View Full Version : She is getting there
I posted here a few weeks ago about my wife and her new g26 gen 4. She shot it again today and did really well with it. the only issue she had was after the gun fired and the rd would eject and chamber the next, but would lack a "tad" from sliding all the way forward thus wouldn't contact the primer with full force. I didn't have any problem, I think that she is still not holding it firm enough. She shot my G19 without issue. Over all it was a much better experience than last time.
Tell her to hang in there and keep practicing often. She will get it in no time! I would recommend that she work on her grip and it wouldn't hurt to get some professional instruction for her either.
Well I think I need to look else where for a side arm for her. We shot more today and she just can't seem to make the gun cycle reliable enough to trust it. I hate that. I have shot 300 rds through it myself with no problems, and she has shot my 19 and 22 and 23 with no problems, I guess the shorter barrel creates the issues. She did shoot a friends Sig P238 today and liked it.
Just don't know where to go from here
Well I think I need to look else where for a side arm for her. We shot more today and she just can't seem to make the gun cycle reliable enough to trust it. I hate that. I have shot 300 rds through it myself with no problems, and she has shot my 19 and 22 and 23 with no problems...
Just don't know where to go from here
Although a smaller gun may be more difficult to hang on to, if she's shot the 22 and 23, she should be fine with the 26. And it seems that you have put several hundred rounds through it to break it in. (Though Glocks normally need no real break-in and historically operate right out the box.)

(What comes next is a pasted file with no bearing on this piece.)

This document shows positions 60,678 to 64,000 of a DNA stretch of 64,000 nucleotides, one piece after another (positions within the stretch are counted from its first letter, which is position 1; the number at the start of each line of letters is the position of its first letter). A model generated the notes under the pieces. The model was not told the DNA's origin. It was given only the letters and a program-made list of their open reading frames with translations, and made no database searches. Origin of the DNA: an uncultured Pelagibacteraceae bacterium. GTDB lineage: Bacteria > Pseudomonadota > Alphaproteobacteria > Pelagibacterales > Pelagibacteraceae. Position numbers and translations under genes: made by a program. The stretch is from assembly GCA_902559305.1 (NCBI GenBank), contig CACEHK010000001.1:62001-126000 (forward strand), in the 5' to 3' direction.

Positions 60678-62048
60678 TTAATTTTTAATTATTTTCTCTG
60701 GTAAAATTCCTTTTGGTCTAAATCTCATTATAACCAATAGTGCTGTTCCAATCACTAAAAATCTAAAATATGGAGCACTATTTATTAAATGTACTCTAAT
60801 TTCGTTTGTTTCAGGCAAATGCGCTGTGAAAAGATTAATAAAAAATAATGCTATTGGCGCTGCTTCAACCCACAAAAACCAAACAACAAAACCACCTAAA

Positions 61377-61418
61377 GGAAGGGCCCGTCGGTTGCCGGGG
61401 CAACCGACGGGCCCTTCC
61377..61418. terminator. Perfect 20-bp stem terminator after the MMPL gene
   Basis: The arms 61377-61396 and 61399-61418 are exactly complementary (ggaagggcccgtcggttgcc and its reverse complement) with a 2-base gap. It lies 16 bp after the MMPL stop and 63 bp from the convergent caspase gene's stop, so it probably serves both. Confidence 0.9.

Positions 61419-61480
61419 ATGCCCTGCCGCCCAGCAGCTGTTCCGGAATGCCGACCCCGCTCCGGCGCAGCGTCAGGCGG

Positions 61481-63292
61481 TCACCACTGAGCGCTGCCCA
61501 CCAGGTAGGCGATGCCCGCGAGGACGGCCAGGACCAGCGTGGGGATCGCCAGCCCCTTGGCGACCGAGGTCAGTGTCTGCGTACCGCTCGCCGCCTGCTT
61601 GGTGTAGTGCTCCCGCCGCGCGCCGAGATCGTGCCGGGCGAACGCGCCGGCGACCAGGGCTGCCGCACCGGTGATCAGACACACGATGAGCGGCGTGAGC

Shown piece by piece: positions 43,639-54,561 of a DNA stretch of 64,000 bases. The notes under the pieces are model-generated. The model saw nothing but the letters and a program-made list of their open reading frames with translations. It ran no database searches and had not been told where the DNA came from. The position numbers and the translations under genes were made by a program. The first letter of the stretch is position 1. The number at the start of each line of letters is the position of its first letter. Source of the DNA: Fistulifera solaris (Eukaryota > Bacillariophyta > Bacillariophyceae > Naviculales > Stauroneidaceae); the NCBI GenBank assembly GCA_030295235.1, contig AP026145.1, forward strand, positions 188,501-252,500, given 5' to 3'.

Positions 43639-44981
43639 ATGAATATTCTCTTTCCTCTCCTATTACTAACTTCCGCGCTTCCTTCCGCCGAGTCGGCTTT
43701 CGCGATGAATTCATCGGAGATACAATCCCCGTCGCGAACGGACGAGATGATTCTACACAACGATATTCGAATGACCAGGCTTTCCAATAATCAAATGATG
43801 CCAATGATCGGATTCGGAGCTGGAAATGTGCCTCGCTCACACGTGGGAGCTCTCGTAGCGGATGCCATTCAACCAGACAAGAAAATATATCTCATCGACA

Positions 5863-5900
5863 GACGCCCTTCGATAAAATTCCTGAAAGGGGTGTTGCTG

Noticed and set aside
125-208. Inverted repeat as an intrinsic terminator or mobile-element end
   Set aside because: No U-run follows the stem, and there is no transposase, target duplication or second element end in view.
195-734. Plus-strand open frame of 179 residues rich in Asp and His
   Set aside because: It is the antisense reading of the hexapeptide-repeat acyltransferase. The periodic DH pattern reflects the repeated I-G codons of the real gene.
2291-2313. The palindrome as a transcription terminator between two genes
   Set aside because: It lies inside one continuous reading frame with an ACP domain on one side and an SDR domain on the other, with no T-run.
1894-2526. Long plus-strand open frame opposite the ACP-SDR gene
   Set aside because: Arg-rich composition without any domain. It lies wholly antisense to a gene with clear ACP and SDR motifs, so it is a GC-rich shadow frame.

I have to ask... is she using the proper grip? I'm a (female) NRA Instructor and see many (men and women) come to our classes exhibiting the wrong grip - in particular the 'tea cup' where a shooter simply (and incorrectly) grips the gun with their strong hand, and then lays their weak hand out flat for a rest for their strong hand and the gun. Check this popular video where Todd Jarrett runs through grip (and stance):
Notice the high-in-the-backstrap initial grip and the fingers of both hands up tight against the trigger guard. Also, the heel of the support hand should be tight against the grip. About 2/3 of the grip strength comes from the weak hand. This grip was pioneered by Brian Enos and Rob Leatham many years ago and is the grip currently used by ALL successful competitive professional shooters today. Understandably, it is also the grip taught by NRA - very effective! I shoot competitively and use and teach this grip exclusively (for semi-autos).
She may also want to try the +2 mag extensions for a little extra place for the pinky.
I doubt it is anything specific to the G26 as a model. Probably more just this specific gun needs more break in.
If you can shoot it, but she can't, have you thought about maybe finding an instructor for her. Maybe the way she holds it can improve the issue.
For example, I'd wonder if she is using strong push out with web of shooting hand, and pull back with the support fingers. The shooting arm may want to have elbow locked, and shoulder locked. The support arm elbow may want to be bent, pulling the gun firmly into the web of her shooting hand (web between the thumb and index finger).
This ideally would provide stronger brace for the gun to recoil against, thus helping it to cycle reliably.